Hale County is in Alabama. Sixty percent of the population is black and 40 percent is white. The median income for a family is about $31,000. About 27 percent of the population lives below the poverty line, which includes the folks featured in this documentary.
Filmmaker RaMell Ross shows that life in Hale County revolves around church, basically for the women, and basketball, basically for the young men. All of their passion and energy are focused on some kind of deliverance from the poverty of their neighborhood.
Ross is a filmmaker, photographer and writer currently on the faculty at Brown University’s Visual Arts Department. He has won numerous awards and this film has catapulted him into a filmmaker of note.
“Hale County” is a study of black lives in a depressed southern county in the US. There is plenty of lost time, standing or sitting around. A toddler runs repeatedly back and forth across the house and basketball players wait bored in a locker room. A young man practices his three-point shot over and over in the gym, making it almost every time. The film’s pace reflects the dispirited energy of disregarded people who can barely sustain themselves through work in the county’s catfish economy.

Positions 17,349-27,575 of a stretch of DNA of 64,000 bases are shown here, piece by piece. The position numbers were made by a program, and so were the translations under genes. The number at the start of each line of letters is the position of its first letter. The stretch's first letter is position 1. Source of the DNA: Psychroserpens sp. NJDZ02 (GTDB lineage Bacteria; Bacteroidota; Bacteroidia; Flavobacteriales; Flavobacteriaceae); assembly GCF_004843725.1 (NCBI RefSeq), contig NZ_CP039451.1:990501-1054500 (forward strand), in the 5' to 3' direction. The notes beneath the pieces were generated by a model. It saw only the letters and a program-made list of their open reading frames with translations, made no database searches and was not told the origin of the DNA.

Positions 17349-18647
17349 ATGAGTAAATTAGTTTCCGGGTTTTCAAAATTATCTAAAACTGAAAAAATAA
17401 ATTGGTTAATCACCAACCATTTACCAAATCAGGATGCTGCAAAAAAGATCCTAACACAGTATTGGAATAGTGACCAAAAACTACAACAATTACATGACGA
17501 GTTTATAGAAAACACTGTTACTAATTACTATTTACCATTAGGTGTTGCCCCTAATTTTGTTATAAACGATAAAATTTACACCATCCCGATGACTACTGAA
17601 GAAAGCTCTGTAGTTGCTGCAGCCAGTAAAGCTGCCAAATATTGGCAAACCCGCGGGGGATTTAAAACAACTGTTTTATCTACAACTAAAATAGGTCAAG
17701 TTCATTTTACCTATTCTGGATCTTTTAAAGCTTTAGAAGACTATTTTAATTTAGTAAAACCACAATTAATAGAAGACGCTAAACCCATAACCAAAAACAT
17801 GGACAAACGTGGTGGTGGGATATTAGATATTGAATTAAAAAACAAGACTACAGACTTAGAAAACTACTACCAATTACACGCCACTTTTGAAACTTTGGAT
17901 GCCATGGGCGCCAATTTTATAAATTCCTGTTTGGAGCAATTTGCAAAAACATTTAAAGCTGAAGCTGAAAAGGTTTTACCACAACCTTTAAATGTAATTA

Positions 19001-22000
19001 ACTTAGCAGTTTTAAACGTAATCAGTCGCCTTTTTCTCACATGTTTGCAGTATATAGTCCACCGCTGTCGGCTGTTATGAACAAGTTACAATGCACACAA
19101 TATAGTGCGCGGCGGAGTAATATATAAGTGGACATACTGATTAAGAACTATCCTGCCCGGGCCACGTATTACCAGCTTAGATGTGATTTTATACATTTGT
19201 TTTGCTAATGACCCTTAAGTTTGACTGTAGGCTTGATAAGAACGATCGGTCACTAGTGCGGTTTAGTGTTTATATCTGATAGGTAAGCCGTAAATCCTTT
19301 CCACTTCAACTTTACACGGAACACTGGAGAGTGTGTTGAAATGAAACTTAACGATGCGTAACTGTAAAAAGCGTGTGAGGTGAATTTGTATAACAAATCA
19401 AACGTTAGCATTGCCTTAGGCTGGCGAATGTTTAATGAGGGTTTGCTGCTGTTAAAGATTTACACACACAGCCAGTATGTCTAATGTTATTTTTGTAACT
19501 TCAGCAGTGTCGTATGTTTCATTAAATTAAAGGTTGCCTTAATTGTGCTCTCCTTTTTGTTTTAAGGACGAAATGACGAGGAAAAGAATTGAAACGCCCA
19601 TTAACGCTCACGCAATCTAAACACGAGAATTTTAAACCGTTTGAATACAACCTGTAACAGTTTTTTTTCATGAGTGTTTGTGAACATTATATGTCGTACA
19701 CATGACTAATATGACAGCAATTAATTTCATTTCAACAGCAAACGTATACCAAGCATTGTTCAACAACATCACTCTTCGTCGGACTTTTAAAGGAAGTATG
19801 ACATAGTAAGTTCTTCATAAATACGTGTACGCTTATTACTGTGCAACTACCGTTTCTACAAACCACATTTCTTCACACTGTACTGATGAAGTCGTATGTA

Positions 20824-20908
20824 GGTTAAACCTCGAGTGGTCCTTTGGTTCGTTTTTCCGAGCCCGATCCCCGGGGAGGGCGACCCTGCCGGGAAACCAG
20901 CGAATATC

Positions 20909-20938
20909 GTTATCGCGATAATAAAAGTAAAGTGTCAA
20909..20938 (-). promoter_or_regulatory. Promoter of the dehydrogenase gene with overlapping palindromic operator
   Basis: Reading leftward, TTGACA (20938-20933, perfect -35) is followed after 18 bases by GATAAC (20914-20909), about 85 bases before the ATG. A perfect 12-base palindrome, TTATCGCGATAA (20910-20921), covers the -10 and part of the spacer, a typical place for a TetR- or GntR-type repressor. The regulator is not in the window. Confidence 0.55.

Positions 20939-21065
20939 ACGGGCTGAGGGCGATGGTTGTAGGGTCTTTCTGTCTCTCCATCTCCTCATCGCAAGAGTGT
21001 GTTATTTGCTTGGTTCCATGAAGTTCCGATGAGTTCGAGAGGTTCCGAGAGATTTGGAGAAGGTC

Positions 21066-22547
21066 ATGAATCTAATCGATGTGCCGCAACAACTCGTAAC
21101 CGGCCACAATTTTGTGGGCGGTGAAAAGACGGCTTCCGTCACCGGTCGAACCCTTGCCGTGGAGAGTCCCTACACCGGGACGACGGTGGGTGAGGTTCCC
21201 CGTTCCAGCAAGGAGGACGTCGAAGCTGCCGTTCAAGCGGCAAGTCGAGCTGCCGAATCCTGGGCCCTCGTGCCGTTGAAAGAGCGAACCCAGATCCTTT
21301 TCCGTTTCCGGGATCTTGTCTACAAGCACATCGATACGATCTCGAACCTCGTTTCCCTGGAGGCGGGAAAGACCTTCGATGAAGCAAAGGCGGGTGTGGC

“Hale County” is one of the original docs that has stayed on the Oscar list. Greats like “Won’t You Be My Neighbor,” “Dark Money,” and “On Her Shoulders” were dumped in favor of this slow-moving glimpse into the dark south. Despite earning an 8.5/10 rating on Rotten Tomatoes (“RBG” has 7.5), and despite an important subject, the delivery is just too slow to gain the traction its content deserves. Furthermore, subtitles would have been helpful for the Black English.
Interestingly, the film is divided into chapters. But the titles were hard to connect to the content. Though Ross may be devoted to the honesty a documentary can offer, I’d like to see him take the same subject and write a feature film.
Director: RaMell Ross
Producer: Joslyn Barnes
Distributor: The Cinema Guild
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